Harold Ekeh of Long Island, New York, just accomplished the Ivy League sweep. He received acceptance letters from all eight schools.
Coming to New York from Nigeria at 8-years-old, Mr. Ekeh has become a prime example of what it takes to get into the Ivy League: passion.
Ekeh applied to the eight Ivy League schools – Brown, Columbia, Cornell, Dartmouth, Harvard, Princeton, Yale and the University of Pennsylvania – with the dream of becoming a neurosurgeon. His interest began when he was 11-years-old, when his grandmother experienced memory loss. Thus sparked a career pursuit that led to his success.
“When other kids would say, ‘I want to be a superhero or police officer,’ I would say, ‘I want to know what is on the inside of us,’” Ekeh told CNN Money.
Curious about what affected his grandmother, he began to conduct biochemistry experiments. He wants to find a solution for his grandmother’s condition. Earlier this year, he became a 2015 Intel Science Talent Search semifinalist for his research, which looked at the effect a specific chemical had on his grandmother's illness, CNN Money reported.
Ekeh is not just passionate about science, but also about people. Coming to the United States as an immigrant, he said that the transition from Nigeria was difficult. He detailed this journey in his admissions essay, according to the New York Post, which showed the colleges his determination and ability to adapt in the midst of difficult situations.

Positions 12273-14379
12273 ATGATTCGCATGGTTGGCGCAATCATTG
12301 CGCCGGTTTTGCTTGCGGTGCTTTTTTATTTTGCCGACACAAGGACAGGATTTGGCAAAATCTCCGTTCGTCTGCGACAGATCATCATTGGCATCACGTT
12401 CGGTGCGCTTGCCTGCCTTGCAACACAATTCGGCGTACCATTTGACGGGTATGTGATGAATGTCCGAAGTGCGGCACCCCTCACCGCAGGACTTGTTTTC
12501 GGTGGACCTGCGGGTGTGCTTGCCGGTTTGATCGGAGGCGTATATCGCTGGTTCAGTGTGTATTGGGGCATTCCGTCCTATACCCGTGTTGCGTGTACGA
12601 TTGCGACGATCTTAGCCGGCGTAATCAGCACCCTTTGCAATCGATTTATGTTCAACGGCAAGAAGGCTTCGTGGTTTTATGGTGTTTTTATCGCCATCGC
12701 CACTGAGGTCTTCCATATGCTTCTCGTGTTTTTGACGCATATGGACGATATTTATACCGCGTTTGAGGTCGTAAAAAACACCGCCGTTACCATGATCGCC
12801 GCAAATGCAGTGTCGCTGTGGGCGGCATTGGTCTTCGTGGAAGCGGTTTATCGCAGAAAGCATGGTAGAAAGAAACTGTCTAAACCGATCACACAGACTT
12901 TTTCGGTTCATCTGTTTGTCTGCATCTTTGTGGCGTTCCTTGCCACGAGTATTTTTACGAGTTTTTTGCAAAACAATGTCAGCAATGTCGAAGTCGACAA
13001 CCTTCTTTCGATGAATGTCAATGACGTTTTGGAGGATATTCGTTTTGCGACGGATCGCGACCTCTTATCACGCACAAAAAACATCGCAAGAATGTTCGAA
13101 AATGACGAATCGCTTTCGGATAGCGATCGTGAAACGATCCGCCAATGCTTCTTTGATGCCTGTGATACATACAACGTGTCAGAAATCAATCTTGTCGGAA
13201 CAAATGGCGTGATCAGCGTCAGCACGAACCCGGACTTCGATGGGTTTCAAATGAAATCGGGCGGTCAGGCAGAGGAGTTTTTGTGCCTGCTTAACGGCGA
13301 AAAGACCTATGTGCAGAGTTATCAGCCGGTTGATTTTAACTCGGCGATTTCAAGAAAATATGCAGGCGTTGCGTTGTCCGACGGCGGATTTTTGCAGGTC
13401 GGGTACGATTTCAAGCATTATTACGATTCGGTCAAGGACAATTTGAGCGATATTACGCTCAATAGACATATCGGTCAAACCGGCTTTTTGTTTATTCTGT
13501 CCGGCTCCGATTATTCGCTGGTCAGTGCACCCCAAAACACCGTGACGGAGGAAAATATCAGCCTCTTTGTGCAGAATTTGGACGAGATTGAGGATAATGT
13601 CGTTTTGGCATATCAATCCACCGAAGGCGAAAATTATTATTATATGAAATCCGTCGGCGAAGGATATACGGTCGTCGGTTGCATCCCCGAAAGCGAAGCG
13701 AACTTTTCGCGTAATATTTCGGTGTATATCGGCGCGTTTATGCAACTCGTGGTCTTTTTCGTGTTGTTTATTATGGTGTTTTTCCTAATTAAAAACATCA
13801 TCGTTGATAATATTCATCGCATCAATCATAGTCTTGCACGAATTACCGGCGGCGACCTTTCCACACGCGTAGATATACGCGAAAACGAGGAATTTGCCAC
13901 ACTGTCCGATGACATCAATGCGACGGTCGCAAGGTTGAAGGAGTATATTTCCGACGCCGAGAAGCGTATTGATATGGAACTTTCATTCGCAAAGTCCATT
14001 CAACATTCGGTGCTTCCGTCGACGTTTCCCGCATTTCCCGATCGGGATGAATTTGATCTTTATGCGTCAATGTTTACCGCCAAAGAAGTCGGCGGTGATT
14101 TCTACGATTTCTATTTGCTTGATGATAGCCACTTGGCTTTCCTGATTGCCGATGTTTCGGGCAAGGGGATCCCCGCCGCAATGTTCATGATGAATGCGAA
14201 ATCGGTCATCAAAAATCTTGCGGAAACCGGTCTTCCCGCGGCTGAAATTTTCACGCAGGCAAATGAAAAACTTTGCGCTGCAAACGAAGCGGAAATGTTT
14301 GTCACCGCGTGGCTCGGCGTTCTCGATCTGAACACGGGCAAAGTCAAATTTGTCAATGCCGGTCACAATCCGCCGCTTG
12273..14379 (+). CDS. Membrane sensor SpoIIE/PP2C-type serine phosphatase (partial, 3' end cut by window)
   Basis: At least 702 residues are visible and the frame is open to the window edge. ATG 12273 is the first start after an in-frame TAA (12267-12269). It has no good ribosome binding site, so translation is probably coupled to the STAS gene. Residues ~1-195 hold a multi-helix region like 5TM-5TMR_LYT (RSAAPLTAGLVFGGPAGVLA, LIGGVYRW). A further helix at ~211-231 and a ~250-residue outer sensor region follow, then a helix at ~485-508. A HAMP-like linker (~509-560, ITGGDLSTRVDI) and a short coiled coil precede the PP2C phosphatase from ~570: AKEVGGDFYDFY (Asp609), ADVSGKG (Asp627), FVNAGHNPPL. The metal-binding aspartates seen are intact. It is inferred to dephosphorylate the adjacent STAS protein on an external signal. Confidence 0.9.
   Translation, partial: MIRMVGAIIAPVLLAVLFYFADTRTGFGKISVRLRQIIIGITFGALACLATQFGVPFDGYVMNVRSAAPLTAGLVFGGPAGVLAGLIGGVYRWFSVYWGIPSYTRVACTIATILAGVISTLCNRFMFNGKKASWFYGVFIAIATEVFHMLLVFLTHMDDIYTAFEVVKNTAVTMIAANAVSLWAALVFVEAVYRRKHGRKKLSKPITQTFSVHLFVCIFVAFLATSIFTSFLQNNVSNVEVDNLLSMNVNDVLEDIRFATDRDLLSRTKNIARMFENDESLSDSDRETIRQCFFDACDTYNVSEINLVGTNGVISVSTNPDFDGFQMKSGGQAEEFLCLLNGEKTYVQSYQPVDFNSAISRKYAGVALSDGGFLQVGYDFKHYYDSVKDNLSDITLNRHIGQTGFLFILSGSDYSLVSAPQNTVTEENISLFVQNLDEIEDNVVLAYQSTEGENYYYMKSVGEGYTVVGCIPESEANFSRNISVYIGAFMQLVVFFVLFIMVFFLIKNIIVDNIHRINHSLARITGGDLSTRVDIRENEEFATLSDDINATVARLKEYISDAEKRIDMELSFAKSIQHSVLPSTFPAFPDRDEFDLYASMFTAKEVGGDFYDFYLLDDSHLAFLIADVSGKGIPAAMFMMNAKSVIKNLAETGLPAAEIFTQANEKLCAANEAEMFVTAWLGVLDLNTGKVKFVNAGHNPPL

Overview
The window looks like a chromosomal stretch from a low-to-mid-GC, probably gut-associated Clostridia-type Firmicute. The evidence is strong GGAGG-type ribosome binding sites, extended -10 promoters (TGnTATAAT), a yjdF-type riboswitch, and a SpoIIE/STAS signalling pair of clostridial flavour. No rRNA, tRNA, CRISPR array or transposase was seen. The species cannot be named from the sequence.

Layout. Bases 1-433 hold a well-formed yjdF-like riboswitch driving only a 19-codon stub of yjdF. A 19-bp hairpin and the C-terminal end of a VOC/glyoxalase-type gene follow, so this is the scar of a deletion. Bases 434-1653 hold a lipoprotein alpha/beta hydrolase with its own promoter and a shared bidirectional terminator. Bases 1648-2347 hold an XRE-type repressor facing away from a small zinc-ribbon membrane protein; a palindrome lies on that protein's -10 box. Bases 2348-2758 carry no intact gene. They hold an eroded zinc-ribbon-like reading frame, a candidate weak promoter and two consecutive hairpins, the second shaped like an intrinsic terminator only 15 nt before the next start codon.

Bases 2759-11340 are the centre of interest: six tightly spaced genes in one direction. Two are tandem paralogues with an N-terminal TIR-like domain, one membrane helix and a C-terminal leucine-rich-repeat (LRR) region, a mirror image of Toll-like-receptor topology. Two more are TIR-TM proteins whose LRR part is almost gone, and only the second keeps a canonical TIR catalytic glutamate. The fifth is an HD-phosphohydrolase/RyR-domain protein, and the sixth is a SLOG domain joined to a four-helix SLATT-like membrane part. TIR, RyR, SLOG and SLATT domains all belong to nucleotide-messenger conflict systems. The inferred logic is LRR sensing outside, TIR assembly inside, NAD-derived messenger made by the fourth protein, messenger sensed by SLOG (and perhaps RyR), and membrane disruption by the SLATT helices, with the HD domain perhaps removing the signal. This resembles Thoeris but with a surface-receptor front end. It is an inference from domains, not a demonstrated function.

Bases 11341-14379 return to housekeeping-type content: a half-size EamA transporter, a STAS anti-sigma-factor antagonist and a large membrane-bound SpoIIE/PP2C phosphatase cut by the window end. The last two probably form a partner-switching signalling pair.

The Elmont Memorial High School student also gives back to his classmates. He has a GPA of 100.5 percent and an SAT score of 2270, yet he spends his spare time mentoring younger students at his school in the college mentorship program he founded. He plays the drums and directs in his church’s youth choir. [Editor's note: An earlier version misstated Ekeh's grade point average.]
“I am very humbled by this,” Ekeh told CNN Money. “It's not just for me, but for my school and community. We can accomplish great things here.”
Ekeh is not the only young person to achieve the Ivy League sweep. Last year, Kwasi Enin also got accepted into all eight schools. He was also a Long Island resident, and his parents immigrated to the US from Ghana. Mr. Enin is currently completing his freshman year at Yale University, and told Business Insider he made the right choice and is in a “happy state of being” as a biochemistry major.
Less than 15 percent of applicants to Ivy League schools get accepted, with some schools boasting even more exclusive rates. Forbes reported that of the 34,295 applicants for Harvard’s class of 2018, only 5.9 percent were accepted.
James Marshall Crotty, a contributor to Forbes, said that Ivy League schools look for applicants who are passionate.
Colleges, like marriage prospects, like future employers, want to see that you’re committed to your interest . . . Get involved in a project or activity that deeply engages you. If that’s football, or chess, or the math club, or theater, or social work of some kind, it’s all good. The main thing is passionate commitment. Remember: elite colleges are not asking you to be ‘well-rounded.’ They are looking to build well-rounded classes around a pool of world-class specialists.
Now, the decision is up to Ekeh. He said that a certain school in New Haven, Connecticut caught his eye, and he has already made friends and found mentors there that inspire him.
“I am leaning toward Yale,” he told CNNMoney. “I competed at Yale for Model UN, and I like the passion people at Yale had.”